Saturday, January 30, 2016

Our Timeshare Dilemma

We bought our first timeshare fifteen years ago. It's in Whistler, British Columbia at Whiski Jack at the Cascade Lodge. It's a one-bedroom place that we can use for a week each year in either the spring or the fall.

We have never used our Whistler timeshare. Instead, we have traded it through one of the international timeshare pools. You "bank" your week and then you have access to everyone else's banked week for a nominal exchange fee. Through our Whistler timeshare we - or someone in our family - have spent time in Vermont, Hawaii, Williamsburg and Shenandoah in Virginia, Baja California, Las Vegas, West Yellowstone, the Washington coast, and Sedona. At the present time, we have three years of our Whistler timeshare banked. We are trying to figure out how to use the weeks, because they expire after three years.

We bought our second timeshare, in Sedona, Arizona, about nine years ago. With one of our banked Whistler weeks we traded into the Arroyo Roble Resort, on the banks of Oak Creek. We loved the place. When we got home, we bought a week of our own there, in what's called the "aftermarket"; someone wanted to sell their week, so we bought it for an excellent price.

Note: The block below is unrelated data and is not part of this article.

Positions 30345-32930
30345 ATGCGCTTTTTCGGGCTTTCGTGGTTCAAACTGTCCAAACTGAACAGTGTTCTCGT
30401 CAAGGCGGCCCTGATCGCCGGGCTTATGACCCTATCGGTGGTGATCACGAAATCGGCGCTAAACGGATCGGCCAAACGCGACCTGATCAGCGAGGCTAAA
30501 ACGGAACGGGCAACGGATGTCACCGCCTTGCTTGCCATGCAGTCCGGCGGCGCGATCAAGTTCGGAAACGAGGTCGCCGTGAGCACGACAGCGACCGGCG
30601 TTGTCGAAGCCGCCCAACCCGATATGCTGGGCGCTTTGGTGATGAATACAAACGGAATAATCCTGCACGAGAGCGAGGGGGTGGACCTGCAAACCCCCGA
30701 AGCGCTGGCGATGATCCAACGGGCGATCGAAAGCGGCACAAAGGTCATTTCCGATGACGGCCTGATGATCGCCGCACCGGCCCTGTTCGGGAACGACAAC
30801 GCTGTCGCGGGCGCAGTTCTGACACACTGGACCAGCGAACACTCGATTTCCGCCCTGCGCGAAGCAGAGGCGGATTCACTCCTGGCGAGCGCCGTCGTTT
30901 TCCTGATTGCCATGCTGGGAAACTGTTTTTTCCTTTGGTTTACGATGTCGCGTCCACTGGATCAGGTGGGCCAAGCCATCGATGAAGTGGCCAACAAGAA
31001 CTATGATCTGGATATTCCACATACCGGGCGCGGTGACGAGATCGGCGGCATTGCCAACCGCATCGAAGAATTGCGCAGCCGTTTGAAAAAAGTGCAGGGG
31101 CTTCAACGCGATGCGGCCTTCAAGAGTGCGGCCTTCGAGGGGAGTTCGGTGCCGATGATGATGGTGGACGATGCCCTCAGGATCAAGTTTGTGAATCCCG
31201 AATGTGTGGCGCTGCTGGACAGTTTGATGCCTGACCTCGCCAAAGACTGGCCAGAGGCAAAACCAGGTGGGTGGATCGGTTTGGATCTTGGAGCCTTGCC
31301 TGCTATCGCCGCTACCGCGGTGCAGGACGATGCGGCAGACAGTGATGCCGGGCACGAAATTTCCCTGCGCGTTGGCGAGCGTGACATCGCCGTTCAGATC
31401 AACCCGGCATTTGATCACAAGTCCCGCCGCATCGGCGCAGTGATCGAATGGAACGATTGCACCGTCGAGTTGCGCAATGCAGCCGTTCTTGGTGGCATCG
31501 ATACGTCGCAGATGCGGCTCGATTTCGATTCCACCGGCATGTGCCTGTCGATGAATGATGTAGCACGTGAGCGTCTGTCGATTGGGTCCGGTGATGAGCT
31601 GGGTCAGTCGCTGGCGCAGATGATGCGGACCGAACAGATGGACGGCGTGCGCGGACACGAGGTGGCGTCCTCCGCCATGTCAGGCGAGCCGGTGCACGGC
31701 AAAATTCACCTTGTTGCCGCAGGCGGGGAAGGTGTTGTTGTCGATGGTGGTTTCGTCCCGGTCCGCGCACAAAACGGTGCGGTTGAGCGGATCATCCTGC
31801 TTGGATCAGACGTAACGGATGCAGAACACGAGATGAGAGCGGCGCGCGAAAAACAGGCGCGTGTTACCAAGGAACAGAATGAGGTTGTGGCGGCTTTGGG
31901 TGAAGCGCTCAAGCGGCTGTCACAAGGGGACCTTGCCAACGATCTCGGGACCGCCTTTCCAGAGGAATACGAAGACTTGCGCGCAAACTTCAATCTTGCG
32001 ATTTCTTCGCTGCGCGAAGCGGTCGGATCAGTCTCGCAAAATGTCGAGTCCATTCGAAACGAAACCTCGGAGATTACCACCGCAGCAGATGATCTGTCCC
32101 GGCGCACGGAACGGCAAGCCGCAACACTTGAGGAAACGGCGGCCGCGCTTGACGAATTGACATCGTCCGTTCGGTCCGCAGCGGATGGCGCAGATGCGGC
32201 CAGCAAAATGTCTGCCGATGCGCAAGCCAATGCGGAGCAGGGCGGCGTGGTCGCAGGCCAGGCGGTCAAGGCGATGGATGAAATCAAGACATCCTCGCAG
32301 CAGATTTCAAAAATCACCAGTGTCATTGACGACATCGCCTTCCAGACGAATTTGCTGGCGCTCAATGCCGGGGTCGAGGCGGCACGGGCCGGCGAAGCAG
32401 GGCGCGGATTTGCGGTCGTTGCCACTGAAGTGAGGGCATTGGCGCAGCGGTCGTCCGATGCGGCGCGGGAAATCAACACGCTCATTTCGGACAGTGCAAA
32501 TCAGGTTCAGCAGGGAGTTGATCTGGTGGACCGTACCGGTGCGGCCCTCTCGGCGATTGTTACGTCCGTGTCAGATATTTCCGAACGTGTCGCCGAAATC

At Arroyo Roble, we get seven days each year in a two-bedroom, 2.5-bath condo. Plus, during January and February we can combine last year's week and this year's, for a two-week stay or the use of two units in the same week, like for a group gathering. We have never banked our Sedona timeshare; in fact, we're there this week, with friends John and Joan visiting for three days and our daughter Melissa and son-in-law Scott for another three.

Then we have timeshare points through Shell Vacations Club. We can use our points at numerous resorts; usually we go to the Big Island in Hawaii, but we've also visited Kauai, Whistler, Napa, Las Vegas, the Oregon Cascades, Puerto Vallarta, Mexico and Ontario, Canada. Right now we need to use about four days of time by the end of March or we will lose them or have to bank them.